It’s funny because I tell people Judy’s really a Chola. She used to be a gangster, but when you talk to them now, they still have their street way of talking, but they’re a little bit more elevated, a little bit more professional about how they speak. For me, half of the film is about who they were in the past, right? When we first were working with them, they didn’t really want that past out for the world to see. They were like, focus on all the good things we did. Eva really wanted them to understand that the good only happened because they went through the bad.


In order to get that voice of that time period, it was a lot of conversations with them. You know, I’m like them. I have a similar background. I knew that that voice was in there and pulled it out of them as we had conversations. Being able to build that trust was a big part of the process for me. It was getting them to a place where they felt comfortable sharing things that they normally wouldn’t be sharing.

As you said, you have a similar background. Obviously, the story is about fulfilling a vision. Personally and professionally, how’d you relate?

Eva says this as well, “Richard’s story is my story.” I grew up working class, dealing with gangs, and not sure of what the future would hold in terms of the community I came from. Talking to Richard was like talking to my cousins or my uncles or the people that I love. Also, Richard had to walk into rooms where he never thought he belonged. For me, when I was growing up, Hollywood was something that I would see from the back of my dad’s truck minivan as we went through West Hollywood. He’d point to mansions and be like, “Someday, you’ll live there.” How, I don’t know; I didn’t know at the time that I could be a screenwriter. I just knew that there were these big dreams that we could maybe fulfill.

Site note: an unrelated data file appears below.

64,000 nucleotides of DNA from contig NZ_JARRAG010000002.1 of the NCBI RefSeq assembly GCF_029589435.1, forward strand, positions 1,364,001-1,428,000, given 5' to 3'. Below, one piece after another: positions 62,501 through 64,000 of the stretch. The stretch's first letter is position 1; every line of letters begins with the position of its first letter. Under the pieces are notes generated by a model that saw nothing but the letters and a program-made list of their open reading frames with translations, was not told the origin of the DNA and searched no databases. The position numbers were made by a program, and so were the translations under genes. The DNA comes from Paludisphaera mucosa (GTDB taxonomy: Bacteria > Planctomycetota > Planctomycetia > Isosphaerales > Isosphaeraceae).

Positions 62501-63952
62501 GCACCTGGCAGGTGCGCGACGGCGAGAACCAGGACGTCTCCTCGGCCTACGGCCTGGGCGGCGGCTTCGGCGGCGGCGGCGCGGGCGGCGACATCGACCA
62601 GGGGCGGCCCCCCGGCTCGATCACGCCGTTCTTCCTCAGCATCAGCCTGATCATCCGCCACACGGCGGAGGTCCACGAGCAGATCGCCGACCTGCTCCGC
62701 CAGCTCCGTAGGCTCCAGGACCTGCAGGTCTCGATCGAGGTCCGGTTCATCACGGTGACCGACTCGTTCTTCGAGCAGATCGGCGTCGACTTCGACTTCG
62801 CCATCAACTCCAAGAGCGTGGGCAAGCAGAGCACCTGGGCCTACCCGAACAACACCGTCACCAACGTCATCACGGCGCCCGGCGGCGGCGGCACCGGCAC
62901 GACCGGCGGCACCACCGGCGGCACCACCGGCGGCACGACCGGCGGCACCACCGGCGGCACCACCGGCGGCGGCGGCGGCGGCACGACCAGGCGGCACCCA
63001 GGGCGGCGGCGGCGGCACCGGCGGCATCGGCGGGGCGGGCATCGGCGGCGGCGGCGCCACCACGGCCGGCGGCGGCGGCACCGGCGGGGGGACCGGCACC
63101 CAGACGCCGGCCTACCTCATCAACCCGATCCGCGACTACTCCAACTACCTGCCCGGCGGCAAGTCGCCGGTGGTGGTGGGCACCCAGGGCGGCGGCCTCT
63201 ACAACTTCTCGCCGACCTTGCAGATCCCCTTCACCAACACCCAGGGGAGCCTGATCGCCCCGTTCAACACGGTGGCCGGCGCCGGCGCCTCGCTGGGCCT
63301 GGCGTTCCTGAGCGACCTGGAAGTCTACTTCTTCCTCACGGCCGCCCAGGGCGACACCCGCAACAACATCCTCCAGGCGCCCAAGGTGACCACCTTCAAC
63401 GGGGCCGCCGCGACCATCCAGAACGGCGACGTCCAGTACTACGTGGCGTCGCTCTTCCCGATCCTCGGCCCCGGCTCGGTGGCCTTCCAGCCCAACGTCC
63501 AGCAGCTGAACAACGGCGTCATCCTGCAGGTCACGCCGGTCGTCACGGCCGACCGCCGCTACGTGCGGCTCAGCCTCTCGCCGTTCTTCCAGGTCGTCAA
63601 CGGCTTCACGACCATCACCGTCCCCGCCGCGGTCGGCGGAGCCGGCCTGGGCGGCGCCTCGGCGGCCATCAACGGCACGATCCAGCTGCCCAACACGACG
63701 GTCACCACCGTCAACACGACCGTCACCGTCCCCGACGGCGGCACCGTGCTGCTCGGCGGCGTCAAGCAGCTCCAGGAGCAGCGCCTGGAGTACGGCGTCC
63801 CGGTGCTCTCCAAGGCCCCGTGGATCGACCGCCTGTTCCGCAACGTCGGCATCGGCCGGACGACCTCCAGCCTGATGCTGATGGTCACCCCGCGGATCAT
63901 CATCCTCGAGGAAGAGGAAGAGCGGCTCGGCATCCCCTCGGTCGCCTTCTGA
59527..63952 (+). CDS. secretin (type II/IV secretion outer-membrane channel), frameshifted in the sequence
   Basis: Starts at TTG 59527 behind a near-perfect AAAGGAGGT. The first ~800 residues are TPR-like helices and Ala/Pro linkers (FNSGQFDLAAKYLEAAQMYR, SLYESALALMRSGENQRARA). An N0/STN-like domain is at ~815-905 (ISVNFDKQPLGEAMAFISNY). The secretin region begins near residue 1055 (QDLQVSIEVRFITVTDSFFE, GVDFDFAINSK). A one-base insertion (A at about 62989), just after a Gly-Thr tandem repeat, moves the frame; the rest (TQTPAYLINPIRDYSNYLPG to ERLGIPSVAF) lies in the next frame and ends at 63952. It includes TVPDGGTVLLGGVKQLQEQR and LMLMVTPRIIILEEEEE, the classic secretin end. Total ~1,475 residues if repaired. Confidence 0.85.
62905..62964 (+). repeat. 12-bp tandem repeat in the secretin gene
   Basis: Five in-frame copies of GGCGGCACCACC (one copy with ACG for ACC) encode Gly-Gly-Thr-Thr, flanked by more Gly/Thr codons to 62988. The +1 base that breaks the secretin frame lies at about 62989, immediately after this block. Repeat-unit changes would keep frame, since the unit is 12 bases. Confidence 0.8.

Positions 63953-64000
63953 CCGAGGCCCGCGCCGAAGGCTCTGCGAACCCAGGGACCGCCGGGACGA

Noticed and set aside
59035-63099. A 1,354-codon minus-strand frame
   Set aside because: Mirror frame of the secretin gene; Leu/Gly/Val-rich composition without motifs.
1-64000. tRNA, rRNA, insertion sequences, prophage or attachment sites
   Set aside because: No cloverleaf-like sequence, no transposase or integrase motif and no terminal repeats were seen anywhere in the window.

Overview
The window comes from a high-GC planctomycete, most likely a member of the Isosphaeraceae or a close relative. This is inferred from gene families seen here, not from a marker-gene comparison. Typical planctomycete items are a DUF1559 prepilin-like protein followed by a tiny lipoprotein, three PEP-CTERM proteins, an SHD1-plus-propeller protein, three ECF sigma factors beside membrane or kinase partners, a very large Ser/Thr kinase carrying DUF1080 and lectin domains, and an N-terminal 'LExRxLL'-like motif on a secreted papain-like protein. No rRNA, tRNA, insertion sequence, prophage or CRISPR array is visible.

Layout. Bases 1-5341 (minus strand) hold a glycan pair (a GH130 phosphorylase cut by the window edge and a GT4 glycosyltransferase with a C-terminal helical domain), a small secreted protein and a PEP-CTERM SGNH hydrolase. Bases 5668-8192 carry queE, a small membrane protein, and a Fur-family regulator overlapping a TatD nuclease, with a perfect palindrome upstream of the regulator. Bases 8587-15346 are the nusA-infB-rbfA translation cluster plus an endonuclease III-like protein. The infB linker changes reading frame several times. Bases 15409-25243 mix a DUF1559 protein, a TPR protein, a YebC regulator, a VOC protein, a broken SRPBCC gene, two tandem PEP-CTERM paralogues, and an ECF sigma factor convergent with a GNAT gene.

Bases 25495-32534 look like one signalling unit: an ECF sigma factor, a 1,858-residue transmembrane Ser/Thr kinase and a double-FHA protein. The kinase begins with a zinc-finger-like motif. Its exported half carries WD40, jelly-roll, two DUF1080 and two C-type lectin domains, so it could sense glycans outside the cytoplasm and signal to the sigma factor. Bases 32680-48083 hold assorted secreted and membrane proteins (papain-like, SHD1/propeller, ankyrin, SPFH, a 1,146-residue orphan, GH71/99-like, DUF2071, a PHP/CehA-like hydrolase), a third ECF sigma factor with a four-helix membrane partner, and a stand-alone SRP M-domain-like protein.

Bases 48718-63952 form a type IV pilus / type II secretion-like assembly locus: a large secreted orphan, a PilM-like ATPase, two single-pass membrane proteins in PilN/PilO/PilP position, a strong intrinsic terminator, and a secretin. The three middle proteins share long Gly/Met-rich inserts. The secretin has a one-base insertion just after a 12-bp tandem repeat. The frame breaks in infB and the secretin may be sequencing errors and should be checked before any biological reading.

Jesse Garcia in FLAMIN’ HOT. Photo by Emily Aragones. Courtesy of Searchlight Pictures. © 2023 20th Century Studios All Rights Reserved.

Were you writing as a kid?

I always wrote short stories, but once I started to build my career in the industry, I found that imposter syndrome is similar to how Richard deals with it. “Do I really belong here? Was that a dumb idea? Do I put this out into the world?” I went through that even with this script [Laughs]. We did one version, and then the pandemic hit, and I was going to do another version of it, which would be the one that would get us to the green light.

How was writing during the pandemic for you?